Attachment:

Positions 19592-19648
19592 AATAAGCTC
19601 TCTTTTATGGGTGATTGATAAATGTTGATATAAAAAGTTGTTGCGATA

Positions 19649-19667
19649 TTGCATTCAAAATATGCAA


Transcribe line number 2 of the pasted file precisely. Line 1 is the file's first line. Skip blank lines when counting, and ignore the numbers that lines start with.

19592 AATAAGCTC